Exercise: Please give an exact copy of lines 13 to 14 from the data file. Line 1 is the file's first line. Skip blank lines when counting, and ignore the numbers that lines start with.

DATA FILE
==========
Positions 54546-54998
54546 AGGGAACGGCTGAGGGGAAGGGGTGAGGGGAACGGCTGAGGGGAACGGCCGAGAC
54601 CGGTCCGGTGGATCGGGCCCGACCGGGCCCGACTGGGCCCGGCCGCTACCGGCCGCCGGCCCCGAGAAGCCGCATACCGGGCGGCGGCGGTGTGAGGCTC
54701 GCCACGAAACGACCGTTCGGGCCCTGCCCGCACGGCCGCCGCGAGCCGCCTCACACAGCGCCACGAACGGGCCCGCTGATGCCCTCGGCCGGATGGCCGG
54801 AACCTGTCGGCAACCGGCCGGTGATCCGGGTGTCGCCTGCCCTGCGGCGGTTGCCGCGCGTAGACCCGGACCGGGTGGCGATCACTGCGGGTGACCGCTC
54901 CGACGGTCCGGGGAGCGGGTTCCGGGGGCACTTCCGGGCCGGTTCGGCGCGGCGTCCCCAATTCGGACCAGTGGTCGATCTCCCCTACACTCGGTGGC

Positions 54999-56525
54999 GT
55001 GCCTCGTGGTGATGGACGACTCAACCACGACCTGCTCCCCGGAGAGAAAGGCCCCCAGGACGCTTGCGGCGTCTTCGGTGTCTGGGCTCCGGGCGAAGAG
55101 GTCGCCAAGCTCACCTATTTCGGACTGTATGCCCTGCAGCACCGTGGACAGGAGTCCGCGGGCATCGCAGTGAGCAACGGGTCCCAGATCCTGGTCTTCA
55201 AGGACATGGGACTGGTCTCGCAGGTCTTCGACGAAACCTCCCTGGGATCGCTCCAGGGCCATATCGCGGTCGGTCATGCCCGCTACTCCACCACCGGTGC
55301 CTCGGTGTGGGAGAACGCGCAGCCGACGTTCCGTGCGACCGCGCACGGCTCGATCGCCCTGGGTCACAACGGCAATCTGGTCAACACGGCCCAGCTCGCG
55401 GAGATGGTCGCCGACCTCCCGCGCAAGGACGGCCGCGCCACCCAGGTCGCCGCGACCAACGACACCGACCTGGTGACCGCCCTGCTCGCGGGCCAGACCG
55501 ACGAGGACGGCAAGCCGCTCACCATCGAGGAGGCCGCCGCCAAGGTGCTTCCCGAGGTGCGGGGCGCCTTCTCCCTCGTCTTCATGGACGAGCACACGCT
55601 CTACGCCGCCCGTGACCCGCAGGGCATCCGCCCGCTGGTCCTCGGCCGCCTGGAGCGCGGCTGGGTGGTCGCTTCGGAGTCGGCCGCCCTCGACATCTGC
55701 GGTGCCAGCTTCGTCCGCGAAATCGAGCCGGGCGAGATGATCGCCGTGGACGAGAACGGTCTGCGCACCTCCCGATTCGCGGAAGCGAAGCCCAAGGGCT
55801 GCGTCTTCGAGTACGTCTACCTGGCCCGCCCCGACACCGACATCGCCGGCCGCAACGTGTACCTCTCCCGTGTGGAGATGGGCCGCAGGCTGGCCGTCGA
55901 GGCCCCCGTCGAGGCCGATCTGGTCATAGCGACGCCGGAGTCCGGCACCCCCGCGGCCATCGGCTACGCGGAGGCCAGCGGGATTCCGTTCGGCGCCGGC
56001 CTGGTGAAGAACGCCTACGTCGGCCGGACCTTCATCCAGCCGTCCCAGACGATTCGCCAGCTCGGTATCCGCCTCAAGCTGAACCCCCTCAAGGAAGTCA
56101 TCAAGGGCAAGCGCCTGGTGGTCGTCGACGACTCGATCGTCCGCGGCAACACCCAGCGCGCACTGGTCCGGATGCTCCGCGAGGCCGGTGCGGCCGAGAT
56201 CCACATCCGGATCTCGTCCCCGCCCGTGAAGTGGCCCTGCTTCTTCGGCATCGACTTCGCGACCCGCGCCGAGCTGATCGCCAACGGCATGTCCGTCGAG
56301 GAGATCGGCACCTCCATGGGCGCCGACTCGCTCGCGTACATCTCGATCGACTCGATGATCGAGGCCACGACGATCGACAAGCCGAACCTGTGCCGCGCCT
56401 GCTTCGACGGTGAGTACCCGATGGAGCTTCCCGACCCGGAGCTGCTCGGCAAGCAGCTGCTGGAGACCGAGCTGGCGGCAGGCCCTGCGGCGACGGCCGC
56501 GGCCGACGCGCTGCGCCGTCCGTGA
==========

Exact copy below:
55401 GAGATGGTCGCCGACCTCCCGCGCAAGGACGGCCGCGCCACCCAGGTCGCCGCGACCAACGACACCGACCTGGTGACCGCCCTGCTCGCGGGCCAGACCG
55501 ACGAGGACGGCAAGCCGCTCACCATCGAGGAGGCCGCCGCCAAGGTGCTTCCCGAGGTGCGGGGCGCCTTCTCCCTCGTCTTCATGGACGAGCACACGCT